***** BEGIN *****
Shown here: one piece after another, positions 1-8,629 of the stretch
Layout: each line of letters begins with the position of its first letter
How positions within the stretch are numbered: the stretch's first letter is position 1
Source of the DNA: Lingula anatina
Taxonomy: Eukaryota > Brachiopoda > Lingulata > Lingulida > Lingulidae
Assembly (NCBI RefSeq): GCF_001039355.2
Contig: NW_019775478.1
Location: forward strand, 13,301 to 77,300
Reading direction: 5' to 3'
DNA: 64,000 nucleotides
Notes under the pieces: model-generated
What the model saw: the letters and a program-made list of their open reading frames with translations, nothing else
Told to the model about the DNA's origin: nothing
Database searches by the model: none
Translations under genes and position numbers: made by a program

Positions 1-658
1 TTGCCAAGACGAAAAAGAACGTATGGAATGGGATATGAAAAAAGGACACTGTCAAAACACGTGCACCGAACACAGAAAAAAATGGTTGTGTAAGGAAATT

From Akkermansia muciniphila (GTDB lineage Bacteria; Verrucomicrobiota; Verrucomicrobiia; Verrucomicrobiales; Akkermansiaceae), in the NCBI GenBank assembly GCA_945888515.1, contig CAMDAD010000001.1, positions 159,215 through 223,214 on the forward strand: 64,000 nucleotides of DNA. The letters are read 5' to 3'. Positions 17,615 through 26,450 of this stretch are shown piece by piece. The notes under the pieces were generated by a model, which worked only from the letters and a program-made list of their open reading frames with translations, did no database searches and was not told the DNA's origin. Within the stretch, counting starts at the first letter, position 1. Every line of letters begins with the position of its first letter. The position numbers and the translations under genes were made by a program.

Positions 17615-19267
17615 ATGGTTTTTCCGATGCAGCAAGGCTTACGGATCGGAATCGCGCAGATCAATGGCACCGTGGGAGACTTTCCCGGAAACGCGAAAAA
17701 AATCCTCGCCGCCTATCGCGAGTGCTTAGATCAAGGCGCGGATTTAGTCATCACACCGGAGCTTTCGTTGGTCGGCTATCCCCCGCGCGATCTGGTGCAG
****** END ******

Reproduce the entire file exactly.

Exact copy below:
Shown here: one piece after another, positions 1-8,629 of the stretch
Layout: each line of letters begins with the position of its first letter
How positions within the stretch are numbered: the stretch's first letter is position 1
Source of the DNA: Lingula anatina
Taxonomy: Eukaryota > Brachiopoda > Lingulata > Lingulida > Lingulidae
Assembly (NCBI RefSeq): GCF_001039355.2
Contig: NW_019775478.1
Location: forward strand, 13,301 to 77,300
Reading direction: 5' to 3'
DNA: 64,000 nucleotides
Notes under the pieces: model-generated
What the model saw: the letters and a program-made list of their open reading frames with translations, nothing else
Told to the model about the DNA's origin: nothing
Database searches by the model: none
Translations under genes and position numbers: made by a program

Positions 1-658
1 TTGCCAAGACGAAAAAGAACGTATGGAATGGGATATGAAAAAAGGACACTGTCAAAACACGTGCACCGAACACAGAAAAAAATGGTTGTGTAAGGAAATT

From Akkermansia muciniphila (GTDB lineage Bacteria; Verrucomicrobiota; Verrucomicrobiia; Verrucomicrobiales; Akkermansiaceae), in the NCBI GenBank assembly GCA_945888515.1, contig CAMDAD010000001.1, positions 159,215 through 223,214 on the forward strand: 64,000 nucleotides of DNA. The letters are read 5' to 3'. Positions 17,615 through 26,450 of this stretch are shown piece by piece. The notes under the pieces were generated by a model, which worked only from the letters and a program-made list of their open reading frames with translations, did no database searches and was not told the DNA's origin. Within the stretch, counting starts at the first letter, position 1. Every line of letters begins with the position of its first letter. The position numbers and the translations under genes were made by a program.

Positions 17615-19267
17615 ATGGTTTTTCCGATGCAGCAAGGCTTACGGATCGGAATCGCGCAGATCAATGGCACCGTGGGAGACTTTCCCGGAAACGCGAAAAA
17701 AATCCTCGCCGCCTATCGCGAGTGCTTAGATCAAGGCGCGGATTTAGTCATCACACCGGAGCTTTCGTTGGTCGGCTATCCCCCGCGCGATCTGGTGCAG